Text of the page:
Jefferson Police Chief Weighs-In About Public Attending Sentence Hearings

April 19, 2018 5:34 am
Police Chief Mark Clouse

Police Chief Mark Clouse

As we continue our coverage of law enforcement asking the public to attend sentence hearings in Greene County District Court, today we hear from the Jefferson Police Chief.

Greene County Sheriff Jack Williams

Greene County Sheriff Jack Williams

Chief Mark Clouse agrees with Greene County Sheriff Jack Williams that they would like to see more people attend sentence hearings at the Greene County Courthouse.

“First of all, we want our citizens and our public to kind of take ownership of our court proceedings here in Greene County. It not only sends a message to the person that may be on trial, or getting sentenced, or whatever the case may be, but also to the whole system. It sends a message that ‘We are here. This is our community and we care about these outcomes. These outcomes directly affect our community.’”

As we’ve previously reported, there were two criminal cases last week in which both defendants pled guilty to felony charges. One had already been on probation and the other admitted to being a lifelong criminal. When the prosecutor, Greene County Assistant Attorney Thomas Laehn, argued for the maximum jail time of five-years, the judge that presided over both hearings, imposed probation instead.

Laehn tells Raccoon Valley Radio he even called law enforcement to testify in one of those cases, before the judge made his ruling, and Laehn says he wants to continue to utilize witnesses before a criminal is sentenced.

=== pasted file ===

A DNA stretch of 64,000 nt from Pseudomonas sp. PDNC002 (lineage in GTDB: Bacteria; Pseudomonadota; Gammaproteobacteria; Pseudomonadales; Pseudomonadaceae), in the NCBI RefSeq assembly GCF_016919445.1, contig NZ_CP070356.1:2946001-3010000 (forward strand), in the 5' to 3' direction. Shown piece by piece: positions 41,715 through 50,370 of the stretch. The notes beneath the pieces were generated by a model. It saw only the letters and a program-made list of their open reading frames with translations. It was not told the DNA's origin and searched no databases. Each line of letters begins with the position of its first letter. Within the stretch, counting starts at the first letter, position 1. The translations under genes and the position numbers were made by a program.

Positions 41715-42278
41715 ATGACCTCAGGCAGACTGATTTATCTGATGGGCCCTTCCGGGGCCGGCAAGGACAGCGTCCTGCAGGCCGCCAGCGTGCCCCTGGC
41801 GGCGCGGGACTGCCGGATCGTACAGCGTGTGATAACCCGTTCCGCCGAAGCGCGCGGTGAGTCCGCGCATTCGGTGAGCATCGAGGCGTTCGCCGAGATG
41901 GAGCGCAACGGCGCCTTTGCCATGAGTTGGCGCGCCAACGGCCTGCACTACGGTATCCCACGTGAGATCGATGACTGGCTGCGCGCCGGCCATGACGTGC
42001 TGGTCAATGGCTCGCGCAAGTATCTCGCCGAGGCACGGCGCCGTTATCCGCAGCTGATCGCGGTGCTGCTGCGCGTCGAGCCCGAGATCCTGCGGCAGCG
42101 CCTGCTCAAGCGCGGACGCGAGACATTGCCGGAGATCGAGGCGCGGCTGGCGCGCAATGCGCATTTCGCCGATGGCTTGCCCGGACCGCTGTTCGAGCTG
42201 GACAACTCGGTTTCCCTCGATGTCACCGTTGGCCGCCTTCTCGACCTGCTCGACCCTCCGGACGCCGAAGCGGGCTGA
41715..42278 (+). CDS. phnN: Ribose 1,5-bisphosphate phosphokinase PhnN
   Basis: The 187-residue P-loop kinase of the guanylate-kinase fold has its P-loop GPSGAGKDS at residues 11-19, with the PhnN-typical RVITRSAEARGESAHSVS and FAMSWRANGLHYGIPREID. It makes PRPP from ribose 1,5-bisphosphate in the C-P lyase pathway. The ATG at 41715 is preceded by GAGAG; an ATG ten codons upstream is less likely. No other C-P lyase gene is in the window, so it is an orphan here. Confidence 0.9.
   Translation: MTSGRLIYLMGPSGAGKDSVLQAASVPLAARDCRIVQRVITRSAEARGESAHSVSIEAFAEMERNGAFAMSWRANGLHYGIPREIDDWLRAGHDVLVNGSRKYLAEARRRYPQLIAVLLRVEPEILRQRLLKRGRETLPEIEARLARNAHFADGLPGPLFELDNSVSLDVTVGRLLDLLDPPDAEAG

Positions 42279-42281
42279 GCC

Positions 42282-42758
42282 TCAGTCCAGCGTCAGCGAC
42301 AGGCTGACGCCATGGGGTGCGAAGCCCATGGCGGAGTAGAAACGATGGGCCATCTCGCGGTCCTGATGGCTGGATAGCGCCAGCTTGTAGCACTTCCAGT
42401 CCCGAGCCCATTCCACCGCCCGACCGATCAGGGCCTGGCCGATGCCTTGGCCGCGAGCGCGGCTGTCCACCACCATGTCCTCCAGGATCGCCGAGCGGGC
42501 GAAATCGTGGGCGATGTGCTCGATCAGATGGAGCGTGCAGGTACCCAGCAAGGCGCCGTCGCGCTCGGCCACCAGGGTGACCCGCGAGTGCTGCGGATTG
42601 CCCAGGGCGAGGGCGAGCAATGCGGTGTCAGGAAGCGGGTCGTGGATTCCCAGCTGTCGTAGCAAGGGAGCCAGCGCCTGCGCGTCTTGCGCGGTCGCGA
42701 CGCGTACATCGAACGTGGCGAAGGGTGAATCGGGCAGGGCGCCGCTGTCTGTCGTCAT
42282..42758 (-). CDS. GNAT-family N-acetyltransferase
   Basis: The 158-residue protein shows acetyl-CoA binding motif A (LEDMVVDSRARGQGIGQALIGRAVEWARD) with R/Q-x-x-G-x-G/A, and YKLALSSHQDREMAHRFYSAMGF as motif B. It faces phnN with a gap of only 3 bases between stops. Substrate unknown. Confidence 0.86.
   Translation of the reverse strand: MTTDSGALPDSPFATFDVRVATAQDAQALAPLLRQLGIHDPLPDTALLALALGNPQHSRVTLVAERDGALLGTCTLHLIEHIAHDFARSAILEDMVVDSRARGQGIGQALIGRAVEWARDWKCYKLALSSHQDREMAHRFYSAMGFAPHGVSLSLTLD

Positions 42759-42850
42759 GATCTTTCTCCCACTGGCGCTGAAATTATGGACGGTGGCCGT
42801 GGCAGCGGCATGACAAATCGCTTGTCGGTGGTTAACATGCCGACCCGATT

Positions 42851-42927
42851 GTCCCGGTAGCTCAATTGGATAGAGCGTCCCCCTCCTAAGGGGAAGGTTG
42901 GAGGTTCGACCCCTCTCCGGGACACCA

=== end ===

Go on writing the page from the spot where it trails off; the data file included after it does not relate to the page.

“I think there are at least some cases in which it’s appropriate for the judge to hear from the victim of the offense or from law enforcement to help the judge understand the circumstances of the case, the damage that was done, or the loss that was incurred, or hear from the victim and what the victim suffered. I think a judge should hear those things before determining the appropriate punishment.”

Laehn understands the work that law enforcement goes through on each case and has at one time gone with law enforcement when they’ve executed a search warrant, just to better understand what they go through. Sheriff Williams supports what Laehn is trying to do when he prosecutes a case.

“We’ve got a new county attorney coming up, our assistant (Laehn), that I think is going to be great for Greene County. That I think (he’s) already getting frustrated, because he’s fighting for a punishment for these people and getting nothing in return.”

Assistant County Attorney Thomas Laehn

Assistant County Attorney Thomas Laehn

The public can attend sentence hearings that are held the second and fourth Fridays of the month. Call the Clerk of Court’s office to find out specific details of a case.

 

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